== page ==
History buffs are struggling to preserve a colonial core dating back to 1619, but now in a state of near ruin.
As a history undergraduate, Kartum Setiawan liked nothing better than to walk alone through the streets of this city's crumbling colonial quarters, armed with old maps and a vivid imagination. He pictured the Dutch merchants rowing their boats along the canals. In a cobbled square, he recalled the trams that came in the 19th century, opening up new suburbs to the south.
Today, Mr. Setiawan's day job allows him to keep one foot in the past: He serves as director of a bank museum in Jakarta's historic Kota district. He also runs an amateur history club, one of several that have sprung up in the city in recent years, as interest in urban heritage has grown. Every few months, he organizes a nighttime tour of the district on old-fashioned black bicycles, serenaded by vintage songs playing on a chunky tape recorder.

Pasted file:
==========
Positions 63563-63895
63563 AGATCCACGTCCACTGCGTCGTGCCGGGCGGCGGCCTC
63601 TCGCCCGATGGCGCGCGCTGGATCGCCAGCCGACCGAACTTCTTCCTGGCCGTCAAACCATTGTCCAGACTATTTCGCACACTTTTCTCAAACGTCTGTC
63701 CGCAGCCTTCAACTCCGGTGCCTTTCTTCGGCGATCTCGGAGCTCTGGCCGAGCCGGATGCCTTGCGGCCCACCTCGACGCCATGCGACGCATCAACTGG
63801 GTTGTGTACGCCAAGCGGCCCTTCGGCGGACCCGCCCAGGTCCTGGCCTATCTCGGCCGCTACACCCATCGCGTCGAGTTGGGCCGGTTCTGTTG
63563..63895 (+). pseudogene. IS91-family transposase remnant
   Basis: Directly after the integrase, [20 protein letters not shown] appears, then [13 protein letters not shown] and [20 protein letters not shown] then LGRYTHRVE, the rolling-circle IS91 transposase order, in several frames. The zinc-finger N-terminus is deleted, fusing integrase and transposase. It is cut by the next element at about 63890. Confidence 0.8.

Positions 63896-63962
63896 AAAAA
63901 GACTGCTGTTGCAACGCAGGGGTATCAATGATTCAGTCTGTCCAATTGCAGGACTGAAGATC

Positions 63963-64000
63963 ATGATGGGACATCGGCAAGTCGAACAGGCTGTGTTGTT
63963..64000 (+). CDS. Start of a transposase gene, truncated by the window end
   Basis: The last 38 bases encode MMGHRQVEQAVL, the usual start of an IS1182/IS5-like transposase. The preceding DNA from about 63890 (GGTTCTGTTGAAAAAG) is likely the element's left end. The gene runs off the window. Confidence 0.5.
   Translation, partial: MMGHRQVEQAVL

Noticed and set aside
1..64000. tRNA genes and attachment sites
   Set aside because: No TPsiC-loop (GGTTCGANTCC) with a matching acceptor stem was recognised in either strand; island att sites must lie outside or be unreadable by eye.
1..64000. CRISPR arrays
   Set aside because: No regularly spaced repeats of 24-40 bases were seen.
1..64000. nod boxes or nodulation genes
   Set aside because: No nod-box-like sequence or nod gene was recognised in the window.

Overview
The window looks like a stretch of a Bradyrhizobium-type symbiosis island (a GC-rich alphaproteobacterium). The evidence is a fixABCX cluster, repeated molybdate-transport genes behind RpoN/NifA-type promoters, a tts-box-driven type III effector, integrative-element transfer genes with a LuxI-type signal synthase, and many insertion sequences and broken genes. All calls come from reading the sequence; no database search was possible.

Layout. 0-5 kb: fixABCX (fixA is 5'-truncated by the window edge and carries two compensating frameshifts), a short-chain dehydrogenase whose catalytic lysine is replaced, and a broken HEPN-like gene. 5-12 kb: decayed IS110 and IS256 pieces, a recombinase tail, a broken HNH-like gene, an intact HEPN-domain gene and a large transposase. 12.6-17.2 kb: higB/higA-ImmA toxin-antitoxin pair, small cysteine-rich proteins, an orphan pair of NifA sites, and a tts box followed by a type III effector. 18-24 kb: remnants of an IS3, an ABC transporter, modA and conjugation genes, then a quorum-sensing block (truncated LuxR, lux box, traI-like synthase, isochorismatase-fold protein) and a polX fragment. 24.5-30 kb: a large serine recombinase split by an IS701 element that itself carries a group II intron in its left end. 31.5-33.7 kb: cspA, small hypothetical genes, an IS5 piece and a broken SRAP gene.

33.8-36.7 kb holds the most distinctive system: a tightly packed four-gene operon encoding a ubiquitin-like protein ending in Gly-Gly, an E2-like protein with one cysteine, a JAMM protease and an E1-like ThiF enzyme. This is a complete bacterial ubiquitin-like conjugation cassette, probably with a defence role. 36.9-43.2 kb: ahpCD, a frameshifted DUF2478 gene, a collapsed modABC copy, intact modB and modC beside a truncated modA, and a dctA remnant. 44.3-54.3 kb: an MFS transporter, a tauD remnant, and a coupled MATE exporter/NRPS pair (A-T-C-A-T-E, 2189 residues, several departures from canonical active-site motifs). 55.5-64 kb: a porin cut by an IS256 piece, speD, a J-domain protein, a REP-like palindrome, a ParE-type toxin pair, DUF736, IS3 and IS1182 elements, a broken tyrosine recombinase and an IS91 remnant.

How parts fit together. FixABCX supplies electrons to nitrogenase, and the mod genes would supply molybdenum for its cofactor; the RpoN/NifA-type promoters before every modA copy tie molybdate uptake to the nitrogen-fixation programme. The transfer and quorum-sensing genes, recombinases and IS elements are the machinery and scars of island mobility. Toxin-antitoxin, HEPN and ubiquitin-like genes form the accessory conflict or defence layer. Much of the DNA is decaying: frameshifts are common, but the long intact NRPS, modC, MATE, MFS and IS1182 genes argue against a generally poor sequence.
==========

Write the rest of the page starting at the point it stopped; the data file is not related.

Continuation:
"This is part of our integrity as a nation, to understand our history. As a way of learning, it's much easier to see objects visually than to read about them in books," he says.
Most visitors to Indonesia's sprawling capital see only the modern trappings of its postwar boom. Jakarta's rich history is harder to unpeel than that of cities like Singapore and Bangkok, where restored colonial-era buildings draw hordes of foreign tourists. In fact, Jakarta is much older: founded in 1619 by Dutch traders who built a walled city called Batavia on the north shore of Java Island. It became the capital of the Dutch East Indies, a far-flung possession that declared independence in 1945.